After the Fire

June 2, 2016
Washington state community uses hydro-seeding mulch to stabilize slopes after wildfire

On June 28, 2015, the Sleepy Hollow fire ignited around 2:15 p.m in north central Washington state. High winds propelled the fire to the east and south toward the city of Wenatchee. By Monday afternoon, Level Three evacuations were issued to more than 1,000 residents as well as many businesses in the area. Strong winds and triple-digit temperatures spread the fire quickly from where it started—approximately three miles west of the town. Crews and trucks from seven Chelan County fire districts and three Douglas County fire districts responded to the blaze. By Monday evening, aerial bucket drops from two helicopters were underway to assist with controlling the fire. More than 3,000 acres and 30 homes and businesses were burned in the blaze before it was contained a week later.

The Problem

The City of Wenatchee planned to hydro-seed to stabilize 11 acres of steep slope where vegetation was burned during the fire. A primary concern after a fire is lack of vegetation to control runoff or stabilize the soil. Increased risks of mudslide or rockslides create more issues for the areas affected. Thousands of acres of sage and grass were burned along the slopes just outside of Wenatchee. Rain on Monday provided some assistance to firefighters battling the blaze; however, heavier rain south of Wenatchee in Pine Canyon caused a mudslide that solidified concerns about stabilization of slopes affected by the fires.

The Solution

The City of Wenatchee and the Community Foundation of North Central Washington funded the restoration project and contracted John Larson with APEX Erosion Control of Clarkston, Wash., to spray the slopes to prevent erosion in the spring. NaturesOwn X9000 hydro-seeding mulch, mixed with organic grass seed varieties found locally, were applied to the slopes. The mulch was purchased from Hamilton Mfg. Inc. (HMI) of Twin Falls, Idaho. HMI and APEX were able to provide their expertise from past fire reclamation projects.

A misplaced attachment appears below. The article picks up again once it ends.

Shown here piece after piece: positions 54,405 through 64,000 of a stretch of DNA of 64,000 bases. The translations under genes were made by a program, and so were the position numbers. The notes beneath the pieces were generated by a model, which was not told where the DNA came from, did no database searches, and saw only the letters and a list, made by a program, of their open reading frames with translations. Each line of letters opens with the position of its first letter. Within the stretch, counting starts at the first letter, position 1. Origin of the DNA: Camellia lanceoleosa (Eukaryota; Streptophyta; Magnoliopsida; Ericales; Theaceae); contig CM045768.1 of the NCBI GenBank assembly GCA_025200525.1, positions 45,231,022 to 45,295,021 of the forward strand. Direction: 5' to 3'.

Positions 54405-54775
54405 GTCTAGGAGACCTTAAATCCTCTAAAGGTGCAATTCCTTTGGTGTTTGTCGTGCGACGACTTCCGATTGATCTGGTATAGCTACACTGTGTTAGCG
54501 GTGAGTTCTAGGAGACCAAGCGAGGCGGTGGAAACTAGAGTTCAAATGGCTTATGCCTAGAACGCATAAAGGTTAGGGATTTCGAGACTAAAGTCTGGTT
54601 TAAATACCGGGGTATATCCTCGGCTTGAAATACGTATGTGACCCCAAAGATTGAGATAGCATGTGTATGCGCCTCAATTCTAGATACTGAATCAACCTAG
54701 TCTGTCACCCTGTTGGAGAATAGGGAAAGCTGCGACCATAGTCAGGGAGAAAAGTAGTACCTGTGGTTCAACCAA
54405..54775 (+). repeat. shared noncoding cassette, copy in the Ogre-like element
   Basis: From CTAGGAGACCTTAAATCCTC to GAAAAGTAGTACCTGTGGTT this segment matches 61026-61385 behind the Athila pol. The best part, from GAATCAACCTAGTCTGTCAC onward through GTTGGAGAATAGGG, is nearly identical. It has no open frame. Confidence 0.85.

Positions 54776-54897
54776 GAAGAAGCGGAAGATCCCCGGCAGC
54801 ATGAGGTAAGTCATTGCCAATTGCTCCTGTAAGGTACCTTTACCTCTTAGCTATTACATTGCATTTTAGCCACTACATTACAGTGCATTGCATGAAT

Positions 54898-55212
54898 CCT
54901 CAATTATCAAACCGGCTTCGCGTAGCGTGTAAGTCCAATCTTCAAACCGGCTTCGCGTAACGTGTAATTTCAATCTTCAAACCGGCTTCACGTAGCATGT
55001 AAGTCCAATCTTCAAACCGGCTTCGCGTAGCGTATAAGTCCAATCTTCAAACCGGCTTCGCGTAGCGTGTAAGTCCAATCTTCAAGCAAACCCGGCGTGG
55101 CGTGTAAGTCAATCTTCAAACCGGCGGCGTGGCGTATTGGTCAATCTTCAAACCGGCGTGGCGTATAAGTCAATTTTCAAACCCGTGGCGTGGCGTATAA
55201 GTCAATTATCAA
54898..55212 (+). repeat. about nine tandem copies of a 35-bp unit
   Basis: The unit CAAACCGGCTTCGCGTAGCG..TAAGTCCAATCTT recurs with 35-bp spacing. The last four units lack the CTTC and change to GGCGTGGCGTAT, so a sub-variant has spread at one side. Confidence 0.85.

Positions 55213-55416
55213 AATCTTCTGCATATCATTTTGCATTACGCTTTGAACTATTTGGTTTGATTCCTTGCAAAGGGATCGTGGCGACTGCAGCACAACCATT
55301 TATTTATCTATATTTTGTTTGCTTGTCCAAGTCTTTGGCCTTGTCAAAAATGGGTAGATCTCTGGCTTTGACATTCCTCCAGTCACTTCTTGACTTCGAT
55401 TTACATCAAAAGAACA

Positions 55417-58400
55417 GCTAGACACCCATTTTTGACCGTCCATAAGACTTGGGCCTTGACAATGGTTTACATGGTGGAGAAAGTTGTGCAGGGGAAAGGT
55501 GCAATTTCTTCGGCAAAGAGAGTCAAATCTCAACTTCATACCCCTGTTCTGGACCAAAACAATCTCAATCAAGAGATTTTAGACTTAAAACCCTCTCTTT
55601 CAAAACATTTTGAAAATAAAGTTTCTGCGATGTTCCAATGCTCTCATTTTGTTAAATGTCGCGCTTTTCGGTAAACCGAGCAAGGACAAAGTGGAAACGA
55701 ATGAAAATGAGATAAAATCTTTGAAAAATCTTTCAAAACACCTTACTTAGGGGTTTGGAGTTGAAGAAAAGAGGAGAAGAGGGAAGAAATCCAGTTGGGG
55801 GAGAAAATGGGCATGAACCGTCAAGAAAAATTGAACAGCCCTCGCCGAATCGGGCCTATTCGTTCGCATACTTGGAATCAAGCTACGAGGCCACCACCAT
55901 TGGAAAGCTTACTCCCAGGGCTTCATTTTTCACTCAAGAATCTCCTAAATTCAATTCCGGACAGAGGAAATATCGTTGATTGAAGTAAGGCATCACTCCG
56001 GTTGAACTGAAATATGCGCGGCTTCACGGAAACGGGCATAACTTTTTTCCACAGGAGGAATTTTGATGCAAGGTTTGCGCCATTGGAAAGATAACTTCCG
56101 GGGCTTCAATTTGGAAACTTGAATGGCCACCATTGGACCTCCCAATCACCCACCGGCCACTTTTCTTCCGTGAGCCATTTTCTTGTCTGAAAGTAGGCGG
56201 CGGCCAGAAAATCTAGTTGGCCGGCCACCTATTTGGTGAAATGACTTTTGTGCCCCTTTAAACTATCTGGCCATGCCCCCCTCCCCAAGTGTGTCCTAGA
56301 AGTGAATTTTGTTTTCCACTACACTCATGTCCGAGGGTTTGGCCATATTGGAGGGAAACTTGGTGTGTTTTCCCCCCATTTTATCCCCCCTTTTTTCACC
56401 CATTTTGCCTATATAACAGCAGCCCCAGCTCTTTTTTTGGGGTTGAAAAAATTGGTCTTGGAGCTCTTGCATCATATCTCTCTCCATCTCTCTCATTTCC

NaturesOwn X9000 is a 100% bio-based blend of high-tensile biodegradable bast fibers, cellulose fibers and a non-toxic biopolymer-based tackifier. Contractors have utilized NaturesOwn mulch for decades. The ease of handling, high loading capacity with smooth mixing, seamless application, proven results and cost savings make this product useful to contractors. High loading capacity uses less water, which reduces costs for water, fuel and labor. Projects can be covered more quickly with a product that is easy to apply and designed to last while saving water and enhancing germination by contouring to the soil surface to conserve moisture and create a semi-permeable barrier to water loss. Large-scale erosion control testing performed by TRI Environmental shows that it is 99.7% effective against erosion.

The Results

Just six months after the X9000 was applied and less than a year after the fire, new germination can be seen and the area is quickly returning to its previous landscape. The application of the mulch with the new seed has produced substantial growth, and the slopes remain stable without any signs of sliding or eroding. X9000 has proven an effective solution for fire remediation.

About the Author

Jodi Schulz